# Online mapping, who is more accurate?

I’m planning a little roadtrip for Labor Day weekend to get out of Saint Paul. I’ve been looking at a couple places and finding that the distances from point A to point B are the same, but the driving times are much, much different.

Saint Paul, MN to Rapid City, SD
Mapquest: 610.94 mi (about 8 hours, 37 minutes)
Yahoo maps: 614.4 mi (about 8 hours 25 mins)

Saint Paul, MN to Mackinaw City, MI
Mapquest: 514.51 mi (about 8 hours, 59 minutes)
Yahoo maps: 513.6 mi (about 10 hours 12 mins)

I can understand the mileage differences since they may choose different centers of the town to start and stop in, but the time disparities seem rather huge. So, which, if any, is more accurate?

Less than 8 and a half hours to drive 614 miles?

Wouldn’t that be kind of, uh, illegal? Even if you drove nonstop you’d have to average over 70.

Seems something weird is afoot.

Not with a speed limit of 70-75, and in that area you can get away with doing 80 no problem. That’s also driving time, it doesn’t include stop time.

I would say that each program has different speed limits for each type of road. I know the mapping program I use only allows you to make one speed limit for each type of road, so a highway is only 65, or 55, or 75, back roads are 45. That’s probably what the longer ones have done, given all highways a limit of 65. While the lower ones have different limits.

Wow, your idea of a little weekend road trip is different than mine. . .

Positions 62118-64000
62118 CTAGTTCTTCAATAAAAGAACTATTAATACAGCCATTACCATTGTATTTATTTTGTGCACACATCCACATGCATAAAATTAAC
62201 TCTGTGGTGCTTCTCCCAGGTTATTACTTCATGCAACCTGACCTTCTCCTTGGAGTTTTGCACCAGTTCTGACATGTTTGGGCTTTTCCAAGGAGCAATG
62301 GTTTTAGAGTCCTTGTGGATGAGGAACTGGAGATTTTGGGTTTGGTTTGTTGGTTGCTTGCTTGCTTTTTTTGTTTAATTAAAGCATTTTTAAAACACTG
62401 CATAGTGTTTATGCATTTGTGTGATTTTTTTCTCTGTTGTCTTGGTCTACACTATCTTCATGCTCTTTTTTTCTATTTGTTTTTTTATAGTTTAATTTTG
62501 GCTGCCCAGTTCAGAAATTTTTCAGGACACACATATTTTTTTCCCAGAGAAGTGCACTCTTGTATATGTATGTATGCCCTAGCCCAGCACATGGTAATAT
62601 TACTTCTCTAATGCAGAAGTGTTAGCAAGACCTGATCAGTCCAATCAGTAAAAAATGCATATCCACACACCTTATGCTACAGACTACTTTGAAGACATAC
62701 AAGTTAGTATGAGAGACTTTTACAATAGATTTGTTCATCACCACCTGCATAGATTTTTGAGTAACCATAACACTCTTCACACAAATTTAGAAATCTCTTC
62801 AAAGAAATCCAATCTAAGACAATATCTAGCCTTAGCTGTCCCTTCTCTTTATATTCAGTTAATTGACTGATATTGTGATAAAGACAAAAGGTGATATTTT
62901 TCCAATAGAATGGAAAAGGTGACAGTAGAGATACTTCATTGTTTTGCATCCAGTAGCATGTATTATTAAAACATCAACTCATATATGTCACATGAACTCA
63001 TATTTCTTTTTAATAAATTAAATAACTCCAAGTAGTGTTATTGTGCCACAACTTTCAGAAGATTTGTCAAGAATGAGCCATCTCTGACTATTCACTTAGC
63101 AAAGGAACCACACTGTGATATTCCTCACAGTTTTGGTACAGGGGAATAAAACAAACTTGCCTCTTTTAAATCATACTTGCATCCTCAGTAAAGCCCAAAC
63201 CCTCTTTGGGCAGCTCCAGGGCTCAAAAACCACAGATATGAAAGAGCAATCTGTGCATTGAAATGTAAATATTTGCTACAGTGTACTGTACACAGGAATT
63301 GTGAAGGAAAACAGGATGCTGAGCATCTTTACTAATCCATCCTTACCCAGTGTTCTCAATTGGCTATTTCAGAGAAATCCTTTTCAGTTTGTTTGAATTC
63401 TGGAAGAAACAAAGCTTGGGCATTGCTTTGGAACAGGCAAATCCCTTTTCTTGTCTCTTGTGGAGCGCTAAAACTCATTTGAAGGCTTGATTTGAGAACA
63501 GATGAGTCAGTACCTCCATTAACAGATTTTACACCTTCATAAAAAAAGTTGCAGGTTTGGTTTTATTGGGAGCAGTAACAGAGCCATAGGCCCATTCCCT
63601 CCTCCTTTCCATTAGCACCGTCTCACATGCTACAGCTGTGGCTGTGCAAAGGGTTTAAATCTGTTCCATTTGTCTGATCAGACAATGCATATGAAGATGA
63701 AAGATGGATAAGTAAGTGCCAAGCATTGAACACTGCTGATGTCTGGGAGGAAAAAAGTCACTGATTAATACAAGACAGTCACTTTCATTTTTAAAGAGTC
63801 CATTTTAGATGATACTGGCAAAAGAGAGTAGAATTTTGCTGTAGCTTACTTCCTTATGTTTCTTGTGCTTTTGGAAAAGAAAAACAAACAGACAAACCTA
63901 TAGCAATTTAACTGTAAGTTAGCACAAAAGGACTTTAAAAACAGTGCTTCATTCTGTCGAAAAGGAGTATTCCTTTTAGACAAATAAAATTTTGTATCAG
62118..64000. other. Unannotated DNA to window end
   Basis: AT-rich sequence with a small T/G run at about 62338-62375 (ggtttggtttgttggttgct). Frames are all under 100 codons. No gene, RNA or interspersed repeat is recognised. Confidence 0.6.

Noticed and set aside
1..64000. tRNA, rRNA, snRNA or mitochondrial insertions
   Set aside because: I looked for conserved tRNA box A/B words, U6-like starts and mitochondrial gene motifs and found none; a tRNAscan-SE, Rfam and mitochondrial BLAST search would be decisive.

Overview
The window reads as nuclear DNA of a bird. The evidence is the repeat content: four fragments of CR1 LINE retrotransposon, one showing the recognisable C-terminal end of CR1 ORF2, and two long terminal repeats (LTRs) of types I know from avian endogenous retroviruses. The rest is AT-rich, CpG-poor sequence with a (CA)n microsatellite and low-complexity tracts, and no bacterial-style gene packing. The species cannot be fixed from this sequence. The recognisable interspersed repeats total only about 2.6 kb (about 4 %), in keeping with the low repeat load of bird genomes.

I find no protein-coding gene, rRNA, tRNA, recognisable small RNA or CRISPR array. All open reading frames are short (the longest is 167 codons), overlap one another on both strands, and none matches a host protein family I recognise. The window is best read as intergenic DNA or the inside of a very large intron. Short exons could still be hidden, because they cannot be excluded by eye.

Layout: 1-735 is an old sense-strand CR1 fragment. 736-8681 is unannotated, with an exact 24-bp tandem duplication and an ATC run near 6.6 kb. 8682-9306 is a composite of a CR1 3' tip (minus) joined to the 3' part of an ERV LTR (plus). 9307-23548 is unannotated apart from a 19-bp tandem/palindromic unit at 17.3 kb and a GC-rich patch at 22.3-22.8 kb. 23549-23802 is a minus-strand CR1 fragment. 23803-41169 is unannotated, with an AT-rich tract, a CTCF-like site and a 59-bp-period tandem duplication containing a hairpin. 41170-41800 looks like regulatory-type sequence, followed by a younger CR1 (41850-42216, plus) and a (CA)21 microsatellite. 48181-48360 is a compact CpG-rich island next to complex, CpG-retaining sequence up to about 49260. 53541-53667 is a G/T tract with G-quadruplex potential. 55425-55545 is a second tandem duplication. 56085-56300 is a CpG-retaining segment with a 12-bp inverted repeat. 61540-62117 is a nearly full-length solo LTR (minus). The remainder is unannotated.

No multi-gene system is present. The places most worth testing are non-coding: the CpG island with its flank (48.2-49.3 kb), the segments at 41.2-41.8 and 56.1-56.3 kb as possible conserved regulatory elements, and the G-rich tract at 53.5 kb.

All of those mappers give turn-by-turn distances and times, IIRC. Why don’t you check out a couple of individual segments and compare assumptions? Look at an interestate segment and see what the speed assumptions are (by doing a little arithmetic).

I use a GPS, which makes certain assumptions about your speed based on the speed limits of the roads. It assumes that in a 55 MPH zone you’ll do 62, for example. This is hard-coded, I can’t change it. Also, it does not factor in any time spent sitting at red lights (maybe it figures the two will cancel each other out).

The differance in milage is only 2-4 miles. Right now, travelling west to Rapid City, you will spend more miles than that in detours. This is, after all, summer (road construction season) in the Midwest.

But I certainly agree that this is a good idea, any time, for any reason:

WAG - google maps times every interstate-class seg at 65 mph.

The other two time them according to state speed limits - recognizing, for instance, that in Michigan the speed limit is (70?).

The other differences may be explainable by things like mileage is measured by Pythagorean distance for one site, whereas another uses great-circle distance, whereas another may go with the distance provided by NavTeq data. For measuring a road segment length the differences are negligible.

Regarding times, most (especially the free) navigation tools paint a REAL rosy picture - you can go the speed limit on each arc, and node time is instantaneous.

These differences are going to be the least of your problems.